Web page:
Thanks, that's a great tip.

The PRWeb guidelines suggests that most of the main points be in quotes also, because of a feature PRWeb has that uses the quotes.

What PRweb does, if this feature is used, is show a box near the top of the post with one or another of the statements in quotes in large type. Over time, the statement in quotes is changed, to be one of the other statements in quotes. The intent is to make the press release look "new", as far as search engines are concerned. Thus the January 4 release date for search engines would change, so it would stay up longer.

We are fairly close in this press release to using quotes. We use "According to TheOilDrum.com" several times. The sentence after these statements are generally important points in the story. If we had put quotes around the sentences, this feature could have been used. I am fairly sure we could change the web version of the post at this time, to add the refreshing feature. It would take the post off line for a short time while the editors reviewed our changes, but it could be done.

I would suggest that this site stops sutomatically making 'no follow' default - most of us here use nom de plumes anyway, so it would hardly be intrusive, and would improve the ratings of this site on Google no end

"No follow" is not for privacy. It's to discourage spam in the comments. Most of the spam we get is not actually trying to sell us anything. It's "link spam" - trying to get higher in the Google ratings.

Like this:


How about using one of those things where you have to read weird letters and numbers to prevent spam?
It's just seems to be making life difficult in attaining more recognition for the subjects raised here not to get the highest possible Google ratings.

How about using one of those things where you have to read weird letters and numbers to prevent spam?

That prevents folks who are blind from posting comments. I myself know a blind person who uses this site.

I don't think it would work. These aren't spambots. They're human beings, cutting and pasting those blocks of links.

It's just seems to be making life difficult in attaining more recognition for the subjects raised here not to get the highest possible Google ratings.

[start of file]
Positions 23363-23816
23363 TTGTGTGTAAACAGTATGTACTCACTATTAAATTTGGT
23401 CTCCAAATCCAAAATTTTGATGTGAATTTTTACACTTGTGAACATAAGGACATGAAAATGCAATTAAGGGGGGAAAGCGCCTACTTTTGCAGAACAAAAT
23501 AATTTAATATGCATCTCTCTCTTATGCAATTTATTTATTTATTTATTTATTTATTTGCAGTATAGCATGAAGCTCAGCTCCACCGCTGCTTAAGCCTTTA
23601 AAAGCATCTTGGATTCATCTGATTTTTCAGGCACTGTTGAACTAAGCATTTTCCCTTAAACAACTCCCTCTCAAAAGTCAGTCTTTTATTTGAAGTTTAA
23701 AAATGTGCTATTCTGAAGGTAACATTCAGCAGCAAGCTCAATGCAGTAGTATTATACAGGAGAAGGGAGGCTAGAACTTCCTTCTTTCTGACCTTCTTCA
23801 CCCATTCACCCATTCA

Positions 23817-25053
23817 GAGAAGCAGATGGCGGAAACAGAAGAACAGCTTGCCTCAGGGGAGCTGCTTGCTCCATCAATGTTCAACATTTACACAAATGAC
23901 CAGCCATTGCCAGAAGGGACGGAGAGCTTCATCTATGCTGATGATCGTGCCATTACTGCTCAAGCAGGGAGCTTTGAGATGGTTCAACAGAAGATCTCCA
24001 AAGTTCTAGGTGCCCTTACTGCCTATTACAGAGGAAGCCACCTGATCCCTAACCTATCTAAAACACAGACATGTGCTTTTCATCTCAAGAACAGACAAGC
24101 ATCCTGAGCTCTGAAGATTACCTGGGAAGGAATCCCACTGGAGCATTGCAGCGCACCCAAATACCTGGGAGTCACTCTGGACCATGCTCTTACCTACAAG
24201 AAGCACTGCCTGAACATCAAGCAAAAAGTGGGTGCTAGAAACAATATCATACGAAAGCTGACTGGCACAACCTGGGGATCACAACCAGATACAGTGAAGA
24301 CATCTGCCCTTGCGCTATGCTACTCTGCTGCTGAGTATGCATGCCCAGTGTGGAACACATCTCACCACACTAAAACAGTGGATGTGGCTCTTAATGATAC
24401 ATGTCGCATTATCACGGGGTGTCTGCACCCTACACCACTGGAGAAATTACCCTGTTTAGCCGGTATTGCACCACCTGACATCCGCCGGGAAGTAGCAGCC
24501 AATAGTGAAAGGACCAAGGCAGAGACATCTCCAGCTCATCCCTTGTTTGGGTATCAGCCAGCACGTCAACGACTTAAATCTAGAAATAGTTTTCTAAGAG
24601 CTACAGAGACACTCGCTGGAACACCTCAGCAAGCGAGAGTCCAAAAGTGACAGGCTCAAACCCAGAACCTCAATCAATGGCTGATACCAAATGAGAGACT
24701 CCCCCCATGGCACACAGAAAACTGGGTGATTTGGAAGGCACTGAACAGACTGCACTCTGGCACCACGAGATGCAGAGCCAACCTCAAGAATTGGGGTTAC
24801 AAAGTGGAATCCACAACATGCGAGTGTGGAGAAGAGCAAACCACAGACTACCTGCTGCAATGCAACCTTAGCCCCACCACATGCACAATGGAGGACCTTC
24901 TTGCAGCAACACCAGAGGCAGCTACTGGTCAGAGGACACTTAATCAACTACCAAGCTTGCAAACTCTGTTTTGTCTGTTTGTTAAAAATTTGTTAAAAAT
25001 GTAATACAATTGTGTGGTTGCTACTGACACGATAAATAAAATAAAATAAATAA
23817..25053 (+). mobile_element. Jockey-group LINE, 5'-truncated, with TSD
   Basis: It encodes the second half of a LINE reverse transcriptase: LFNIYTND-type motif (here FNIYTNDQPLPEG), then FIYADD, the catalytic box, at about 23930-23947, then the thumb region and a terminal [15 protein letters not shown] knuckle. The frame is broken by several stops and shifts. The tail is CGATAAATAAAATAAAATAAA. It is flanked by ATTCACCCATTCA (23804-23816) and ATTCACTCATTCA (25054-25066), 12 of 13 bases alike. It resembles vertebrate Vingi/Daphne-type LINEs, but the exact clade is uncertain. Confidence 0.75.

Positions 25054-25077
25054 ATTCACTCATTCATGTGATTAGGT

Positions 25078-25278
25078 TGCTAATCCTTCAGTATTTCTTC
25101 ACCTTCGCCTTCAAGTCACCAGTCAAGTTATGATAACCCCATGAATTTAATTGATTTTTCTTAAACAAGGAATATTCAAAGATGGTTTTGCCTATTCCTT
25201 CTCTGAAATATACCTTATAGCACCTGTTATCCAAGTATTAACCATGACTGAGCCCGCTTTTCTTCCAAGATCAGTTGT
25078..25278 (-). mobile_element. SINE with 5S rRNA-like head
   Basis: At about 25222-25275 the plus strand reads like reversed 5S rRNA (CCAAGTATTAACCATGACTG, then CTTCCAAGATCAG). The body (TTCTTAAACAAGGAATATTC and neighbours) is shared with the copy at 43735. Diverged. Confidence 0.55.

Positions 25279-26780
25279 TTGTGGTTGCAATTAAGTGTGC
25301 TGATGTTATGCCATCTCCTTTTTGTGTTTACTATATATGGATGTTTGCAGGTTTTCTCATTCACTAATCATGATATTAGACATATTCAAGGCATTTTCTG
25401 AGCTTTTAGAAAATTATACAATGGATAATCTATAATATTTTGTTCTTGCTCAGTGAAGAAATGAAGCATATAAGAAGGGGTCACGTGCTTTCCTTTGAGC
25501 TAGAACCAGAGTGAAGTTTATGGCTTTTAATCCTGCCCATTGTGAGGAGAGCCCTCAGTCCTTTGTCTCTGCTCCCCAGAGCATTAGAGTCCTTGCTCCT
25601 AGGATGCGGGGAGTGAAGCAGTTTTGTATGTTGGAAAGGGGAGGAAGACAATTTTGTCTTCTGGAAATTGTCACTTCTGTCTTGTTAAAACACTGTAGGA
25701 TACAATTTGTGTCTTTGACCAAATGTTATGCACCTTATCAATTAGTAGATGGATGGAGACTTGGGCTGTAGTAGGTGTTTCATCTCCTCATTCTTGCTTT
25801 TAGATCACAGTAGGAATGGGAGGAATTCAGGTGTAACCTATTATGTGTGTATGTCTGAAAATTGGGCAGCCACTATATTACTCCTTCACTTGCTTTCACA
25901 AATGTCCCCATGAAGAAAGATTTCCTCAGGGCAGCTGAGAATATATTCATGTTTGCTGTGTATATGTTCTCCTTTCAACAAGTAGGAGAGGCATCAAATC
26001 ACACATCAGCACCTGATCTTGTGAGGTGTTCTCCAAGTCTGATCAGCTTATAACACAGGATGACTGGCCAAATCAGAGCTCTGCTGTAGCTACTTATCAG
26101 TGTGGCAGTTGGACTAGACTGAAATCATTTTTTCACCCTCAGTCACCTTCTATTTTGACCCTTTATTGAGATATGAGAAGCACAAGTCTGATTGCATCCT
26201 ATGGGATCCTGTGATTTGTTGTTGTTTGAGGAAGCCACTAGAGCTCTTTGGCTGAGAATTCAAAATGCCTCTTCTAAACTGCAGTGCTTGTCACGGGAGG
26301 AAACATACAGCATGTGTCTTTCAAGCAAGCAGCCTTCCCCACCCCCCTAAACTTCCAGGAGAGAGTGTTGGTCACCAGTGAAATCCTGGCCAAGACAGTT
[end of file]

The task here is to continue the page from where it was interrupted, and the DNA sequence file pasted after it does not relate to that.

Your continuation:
Links in the comments don't increase Google ratings for us. They increase Google ratings for the sites linked to (if there's no "no follow" tag). So there's an incentive for people to post links to their sites in our comments, but no benefit for us to allow it. Google ratings-wise, anyway.

I am not sure how Google works, but I think the rating is based on how many high rated sites link to the post. Thus, a front page TOD link is important, or an Energy Bulletin link. Energy Bulletin linked to this press release the day it came out, and reprinted it in full, and I think that helped. Thanks, Bart!

If wouldn't hurt to duplicate. A link in Drumbeat the first day would have been helpful. I put a link to it in the comments, but since it was only a comment, it had a "nofollow" attribute, so it didn't count as far as Google was concerned.

This press release moved into Google News right away, thanks to the links people made to it. We tried a press release relating to the Wall Street Journal peak oil article earlier, but it took five days to get into Google News. By that time it wasn't considered news any more. The earlier press release was only on Yahoo News, because Google didn't find it in time.

I was going to put it in the DrumBeat, but since you posted it, I didn't. :)

This press release moved into Google News right away, thanks to the links people made to it. We tried a press release relating to the Wall Street Journal peak oil article earlier, but it took five days to get into Google News.

Are you sure that's the reason? I could see the ranking of stories being affected by links and things, but whether Google finds it all? Could it be that the difference this time was using PRWeb, rather than trying to go it alone, and not incoming links?

We used PRWeb for the Wall Street Journal response post, so that wasn't the difference. This time I started asking about getting links to the press release, early on, because of the problems we had with the earlier press release.

I think we need as many high quality links the first day as possible, to make the process work well.

Wow, I didn't even realize we'd used PRWeb the first time. Or if I did, I didn't remember it. All the links went to TOD. PO.com, EB, AlterNet, dKos, etc.

Maybe that was the problem. Perhaps delaying posting it here was the right thing to do, to make sure the links go to PRWeb instead.

If people know $100 oil than they probably know, even if they don't realize it, that peak oil is here.

Most people seem to know that the oil will someday run out but nobody puts 2 and 2 together.

I think it is very important to explain that there is no real alternative to oil. If you just tell people about the peak oil situation, they will tend to think that if we don't have oil, we'll be burning something else.

The Big Media has not so far been of some great help, giving a false hope of all sorts of technical solutions like ethanol, hydrogen, batteries, biofuels, etc. None of these can replace oil in any significant proportion. Plus, they all use oil, this or other way, as their input.

I talk to people. These are the answers I usually hear:

- it's not a big deal, otherwise would be in media,
- our government will take care,
- we are going to drive less, problem solved,
- it's all just a financial speculation (i.e. oil price),
- you can run a car on water / paper / crap, there are inventions, it works, but the big oil companies do not allow it because they would lose their profits.